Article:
Bodies go through change with age. People tend to get a little weaker, less muscular, a bit “rounder,” and they may not have the energy and zest for life that they once did. And although many of these things happen without any specific effort on your part, there are ways to slow these changes down.
One of the most significant factors affecting how men feel with age is lower testosterone. Although females have small amounts of testosterone, it is mainly recognized as a “male” hormone. Men have much more of it, and it plays a much more significant role, in general, on how they feel and function. Testosterone is a steroid hormone, and having optimal levels are essential for health. The hormone typically peaks in the early 20s and slowly declines with age.
“Normal” testosterone ranges are 270-1070 ng/dL (nanograms per deciliter), which is a massive range. It can also be rather confusing because the effects of testosterone loss are relative. For example, a man who begins with relatively low “normal” testosterone may not notice much of difference if it drops a bit, remaining in a reasonable level. But somebody with high testosterone, who drops to a lower level in a moderately “normal” range, could be hit much harder even though their levels are comparatively high. It depends on where you’re starting.
Healthy and optimal levels of testosterone have a big influence on health. They affect disease risk, body composition, sexual function, and more. The same is true for women, although perhaps not to the same degree as men. If maintaining or slowing the loss of testosterone is important to you—or you want to try and bring it back up—here are some natural ways to do it:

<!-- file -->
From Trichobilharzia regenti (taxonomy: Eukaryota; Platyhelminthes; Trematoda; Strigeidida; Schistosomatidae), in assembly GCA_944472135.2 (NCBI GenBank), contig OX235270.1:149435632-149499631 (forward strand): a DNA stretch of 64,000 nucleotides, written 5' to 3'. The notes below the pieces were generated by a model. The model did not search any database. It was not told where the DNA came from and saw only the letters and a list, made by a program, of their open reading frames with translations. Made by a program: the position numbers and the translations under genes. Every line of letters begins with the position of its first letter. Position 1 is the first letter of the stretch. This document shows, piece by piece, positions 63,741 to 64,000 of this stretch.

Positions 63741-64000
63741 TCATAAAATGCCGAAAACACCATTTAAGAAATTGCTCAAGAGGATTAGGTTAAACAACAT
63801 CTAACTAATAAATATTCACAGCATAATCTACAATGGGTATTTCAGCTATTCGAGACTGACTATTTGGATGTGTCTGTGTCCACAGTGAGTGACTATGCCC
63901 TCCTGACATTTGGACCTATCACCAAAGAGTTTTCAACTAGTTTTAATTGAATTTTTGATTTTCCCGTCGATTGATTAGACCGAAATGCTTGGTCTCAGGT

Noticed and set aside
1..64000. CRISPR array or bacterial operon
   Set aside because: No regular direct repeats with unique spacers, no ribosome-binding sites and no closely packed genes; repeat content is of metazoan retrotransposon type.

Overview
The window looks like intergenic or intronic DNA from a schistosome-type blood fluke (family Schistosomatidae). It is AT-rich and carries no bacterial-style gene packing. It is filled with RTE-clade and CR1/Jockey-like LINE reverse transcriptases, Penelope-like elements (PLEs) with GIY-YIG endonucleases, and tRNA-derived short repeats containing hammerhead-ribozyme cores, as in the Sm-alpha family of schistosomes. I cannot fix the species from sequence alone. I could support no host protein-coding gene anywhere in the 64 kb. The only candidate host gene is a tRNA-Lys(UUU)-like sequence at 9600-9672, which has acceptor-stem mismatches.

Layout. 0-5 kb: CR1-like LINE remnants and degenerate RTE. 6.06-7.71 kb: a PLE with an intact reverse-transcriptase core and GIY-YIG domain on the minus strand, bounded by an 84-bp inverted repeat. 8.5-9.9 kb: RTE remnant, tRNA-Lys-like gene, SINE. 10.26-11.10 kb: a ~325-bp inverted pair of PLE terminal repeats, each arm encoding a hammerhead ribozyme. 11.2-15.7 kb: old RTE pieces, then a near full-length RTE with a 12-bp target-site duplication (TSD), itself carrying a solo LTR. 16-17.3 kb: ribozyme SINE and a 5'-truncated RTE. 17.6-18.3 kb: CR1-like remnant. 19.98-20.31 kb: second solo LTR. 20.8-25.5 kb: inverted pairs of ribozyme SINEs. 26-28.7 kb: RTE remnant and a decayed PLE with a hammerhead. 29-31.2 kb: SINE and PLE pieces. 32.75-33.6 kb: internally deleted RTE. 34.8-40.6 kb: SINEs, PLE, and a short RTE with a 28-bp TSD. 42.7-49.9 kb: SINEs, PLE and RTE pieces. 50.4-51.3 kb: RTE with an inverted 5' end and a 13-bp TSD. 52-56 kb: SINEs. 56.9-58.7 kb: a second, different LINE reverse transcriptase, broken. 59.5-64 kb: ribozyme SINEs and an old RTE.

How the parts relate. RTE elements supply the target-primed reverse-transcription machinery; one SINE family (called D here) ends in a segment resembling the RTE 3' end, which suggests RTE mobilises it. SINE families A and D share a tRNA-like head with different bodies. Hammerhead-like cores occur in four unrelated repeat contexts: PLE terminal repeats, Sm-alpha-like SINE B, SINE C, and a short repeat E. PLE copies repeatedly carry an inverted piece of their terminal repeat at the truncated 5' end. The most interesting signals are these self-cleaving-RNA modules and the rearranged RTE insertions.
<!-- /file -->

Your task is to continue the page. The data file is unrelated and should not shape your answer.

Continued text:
- Lift Weights: Exercise in any form—but especially weight lifting—can boost testosterone. Research has shown people who regularly exercise have higher testosterone, and that in the elderly, exercise increases testosterone and provides other benefits.
- Don’t Overeat: What and how you eat plays a big role in testosterone. The best way to keep testosterone levels high is through a regular, balanced diet. Alternating between high and low calories (binging and dieting) can reduce testosterone, as can processed food consumption. The best way to eat to optimize long-term testosterone is a healthy balance of whole food-based proteins, carbs (not refined), and healthy fats.
- Minimize Stress: Long-term stress can boost cortisol levels and decimate testosterone. Stress also influences sleep and eating habits, which can also reduce testosterone. Proper sleep and a healthy weight are both good for optimizing testosterone.
- Adequate Vitamin D: Getting sufficient vitamin D—through sunlight if possible—can also help maintain or increase testosterone. Research has indicated that a dosage of 3,000 IU per day can boost testosterone over 12-months.
Limiting testosterone loss and trying to boost levels can play a major impact on overall health and quality of life. Try these tactics and see if you feel better.